By Ken Goff
When using the phrase ‘employee appreciation’, we immediately associate this with how the management display recognition towards the efforts and contributions of the employees: are the management appreciating the value that staff members bring to the organisation, by bestowing reward and recognition on employees?
Perhaps, a key factor that we should be considering in employee appreciation is ‘employee self-appreciation’: how much do staff recognise their own value proposition within the organisation?
In my working life, I encounter people, on a daily basis, who introduce themselves to me as “I’m just the Service Desk Analyst” or “I’m just the Operator”: emphasis is always put on the word just. On every occasion, my response is the same … “no, you are the Service Desk Analyst” or “no, you are the Operator”, with the emphasis placed on the word the.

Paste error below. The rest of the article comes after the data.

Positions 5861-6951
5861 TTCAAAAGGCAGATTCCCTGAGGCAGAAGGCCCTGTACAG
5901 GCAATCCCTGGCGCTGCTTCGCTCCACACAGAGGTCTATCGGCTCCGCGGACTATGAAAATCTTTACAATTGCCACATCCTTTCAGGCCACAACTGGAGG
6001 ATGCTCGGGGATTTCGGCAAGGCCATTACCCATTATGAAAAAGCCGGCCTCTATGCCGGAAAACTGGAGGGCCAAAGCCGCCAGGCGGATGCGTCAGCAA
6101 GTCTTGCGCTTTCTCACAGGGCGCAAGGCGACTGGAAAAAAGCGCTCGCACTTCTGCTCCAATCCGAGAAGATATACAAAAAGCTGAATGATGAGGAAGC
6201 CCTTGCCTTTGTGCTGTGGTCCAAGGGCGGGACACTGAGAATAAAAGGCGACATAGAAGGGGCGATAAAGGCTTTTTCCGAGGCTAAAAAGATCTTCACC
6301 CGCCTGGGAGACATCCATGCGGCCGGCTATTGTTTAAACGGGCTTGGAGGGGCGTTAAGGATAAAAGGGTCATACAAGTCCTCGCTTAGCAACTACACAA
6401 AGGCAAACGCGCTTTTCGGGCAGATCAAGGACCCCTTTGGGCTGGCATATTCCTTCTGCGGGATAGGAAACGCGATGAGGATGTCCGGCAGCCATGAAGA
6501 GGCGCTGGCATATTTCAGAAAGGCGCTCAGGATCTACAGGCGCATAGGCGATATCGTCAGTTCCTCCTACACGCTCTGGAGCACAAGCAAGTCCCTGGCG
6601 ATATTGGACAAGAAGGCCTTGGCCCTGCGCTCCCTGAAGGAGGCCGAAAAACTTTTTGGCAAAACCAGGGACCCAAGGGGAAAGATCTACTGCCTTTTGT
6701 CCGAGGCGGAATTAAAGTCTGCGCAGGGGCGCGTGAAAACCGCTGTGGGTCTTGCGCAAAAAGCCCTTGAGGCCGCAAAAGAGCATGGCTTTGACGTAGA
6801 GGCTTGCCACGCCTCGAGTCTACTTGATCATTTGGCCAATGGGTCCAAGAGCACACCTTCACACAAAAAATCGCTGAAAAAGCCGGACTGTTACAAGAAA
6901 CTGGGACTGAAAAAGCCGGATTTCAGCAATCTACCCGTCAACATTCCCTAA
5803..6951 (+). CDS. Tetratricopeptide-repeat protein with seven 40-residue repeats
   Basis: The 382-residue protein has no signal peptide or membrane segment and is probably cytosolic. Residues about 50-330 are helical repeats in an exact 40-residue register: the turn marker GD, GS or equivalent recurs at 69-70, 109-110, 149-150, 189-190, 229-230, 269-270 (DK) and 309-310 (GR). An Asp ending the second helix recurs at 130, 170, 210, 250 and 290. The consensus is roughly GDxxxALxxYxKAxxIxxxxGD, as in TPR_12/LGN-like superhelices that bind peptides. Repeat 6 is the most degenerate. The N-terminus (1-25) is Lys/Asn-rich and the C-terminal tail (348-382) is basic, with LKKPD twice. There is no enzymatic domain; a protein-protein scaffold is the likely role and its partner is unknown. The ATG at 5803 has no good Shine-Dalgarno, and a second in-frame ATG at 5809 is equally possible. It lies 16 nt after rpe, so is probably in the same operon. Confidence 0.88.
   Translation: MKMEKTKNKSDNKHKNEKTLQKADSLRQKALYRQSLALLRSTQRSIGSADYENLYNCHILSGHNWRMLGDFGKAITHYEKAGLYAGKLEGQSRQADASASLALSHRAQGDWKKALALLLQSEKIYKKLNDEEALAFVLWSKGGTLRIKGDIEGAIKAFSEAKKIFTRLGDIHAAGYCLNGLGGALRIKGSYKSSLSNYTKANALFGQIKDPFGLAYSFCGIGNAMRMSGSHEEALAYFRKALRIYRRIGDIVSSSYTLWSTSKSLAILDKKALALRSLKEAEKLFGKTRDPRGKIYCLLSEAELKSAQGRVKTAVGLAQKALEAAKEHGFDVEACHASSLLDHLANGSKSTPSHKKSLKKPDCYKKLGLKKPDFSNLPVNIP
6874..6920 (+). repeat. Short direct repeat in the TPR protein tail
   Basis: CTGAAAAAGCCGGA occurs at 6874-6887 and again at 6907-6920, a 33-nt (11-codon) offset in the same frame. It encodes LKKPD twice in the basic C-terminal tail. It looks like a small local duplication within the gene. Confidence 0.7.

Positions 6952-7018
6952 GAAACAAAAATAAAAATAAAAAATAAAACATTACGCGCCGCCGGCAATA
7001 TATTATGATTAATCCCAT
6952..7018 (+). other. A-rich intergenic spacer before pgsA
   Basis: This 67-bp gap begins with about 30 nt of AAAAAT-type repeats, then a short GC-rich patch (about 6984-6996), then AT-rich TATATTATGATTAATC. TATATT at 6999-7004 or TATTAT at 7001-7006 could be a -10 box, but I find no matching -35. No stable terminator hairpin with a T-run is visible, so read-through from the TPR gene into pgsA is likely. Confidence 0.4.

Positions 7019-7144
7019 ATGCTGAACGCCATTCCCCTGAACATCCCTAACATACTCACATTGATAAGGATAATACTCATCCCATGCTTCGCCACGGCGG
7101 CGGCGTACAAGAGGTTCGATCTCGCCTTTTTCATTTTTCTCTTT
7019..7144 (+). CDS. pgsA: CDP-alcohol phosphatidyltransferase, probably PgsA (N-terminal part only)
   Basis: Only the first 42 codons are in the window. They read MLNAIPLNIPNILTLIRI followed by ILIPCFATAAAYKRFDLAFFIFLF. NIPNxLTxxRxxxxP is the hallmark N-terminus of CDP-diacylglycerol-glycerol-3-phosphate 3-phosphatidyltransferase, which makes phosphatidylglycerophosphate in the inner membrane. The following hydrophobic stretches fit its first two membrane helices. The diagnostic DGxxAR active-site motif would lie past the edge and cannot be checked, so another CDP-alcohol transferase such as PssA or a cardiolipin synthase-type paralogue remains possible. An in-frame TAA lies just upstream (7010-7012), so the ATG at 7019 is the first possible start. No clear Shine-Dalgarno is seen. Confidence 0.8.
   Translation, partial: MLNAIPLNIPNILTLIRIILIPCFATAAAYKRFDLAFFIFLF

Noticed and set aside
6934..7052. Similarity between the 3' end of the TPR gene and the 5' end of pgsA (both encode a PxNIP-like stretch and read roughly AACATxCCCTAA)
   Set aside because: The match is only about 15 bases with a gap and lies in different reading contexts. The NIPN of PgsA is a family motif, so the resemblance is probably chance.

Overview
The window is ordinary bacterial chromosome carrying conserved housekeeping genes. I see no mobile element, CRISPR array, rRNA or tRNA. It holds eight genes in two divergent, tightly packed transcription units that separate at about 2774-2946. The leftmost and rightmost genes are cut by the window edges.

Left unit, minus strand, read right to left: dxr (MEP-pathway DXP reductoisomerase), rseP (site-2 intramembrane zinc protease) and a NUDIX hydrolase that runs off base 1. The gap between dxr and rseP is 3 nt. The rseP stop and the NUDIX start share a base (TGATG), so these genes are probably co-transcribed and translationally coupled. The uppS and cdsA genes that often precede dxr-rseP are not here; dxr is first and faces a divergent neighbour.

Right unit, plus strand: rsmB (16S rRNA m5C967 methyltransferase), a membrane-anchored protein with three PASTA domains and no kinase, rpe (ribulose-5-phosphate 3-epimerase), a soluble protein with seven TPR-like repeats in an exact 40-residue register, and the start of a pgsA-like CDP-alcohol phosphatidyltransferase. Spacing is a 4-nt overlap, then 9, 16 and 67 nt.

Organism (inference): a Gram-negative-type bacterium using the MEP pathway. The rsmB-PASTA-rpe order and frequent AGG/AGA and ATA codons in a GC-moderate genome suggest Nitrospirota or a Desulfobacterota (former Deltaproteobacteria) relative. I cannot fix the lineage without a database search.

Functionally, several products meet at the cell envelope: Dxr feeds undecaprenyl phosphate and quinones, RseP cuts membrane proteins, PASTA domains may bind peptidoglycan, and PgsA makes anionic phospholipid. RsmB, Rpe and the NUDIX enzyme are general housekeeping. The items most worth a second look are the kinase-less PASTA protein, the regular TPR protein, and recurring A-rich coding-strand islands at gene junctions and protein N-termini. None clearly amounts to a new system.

By using the word just, the employee is sending out a message that says, “I don’t really value my role”, and if that’s the case, why should other employees provide you with the appreciation you are looking for?
Why are you introducing yourself as just …? Perhaps it is because you are being influenced by what you think the other person’s opinion is of your role: “they probably think my job’s not very important, so I need to reflect that when I introduce myself”
We need to influence other people’s understanding of our role, by introducing ourselves in a positive manner, that demonstrates our own belief in the value proposition that we provide to an organisation: “I am the person that gets a certain type of work done around here”
As an executive, who clearly believes their job is important, I will say “I am the Director”: this influences other people to give me the respect that comes with that role … so we need all employees to say “I am the ….” which influences everyone else to give them the respect that should come with their role.
Now that others respect your role, they can start demonstrating their appreciation of you.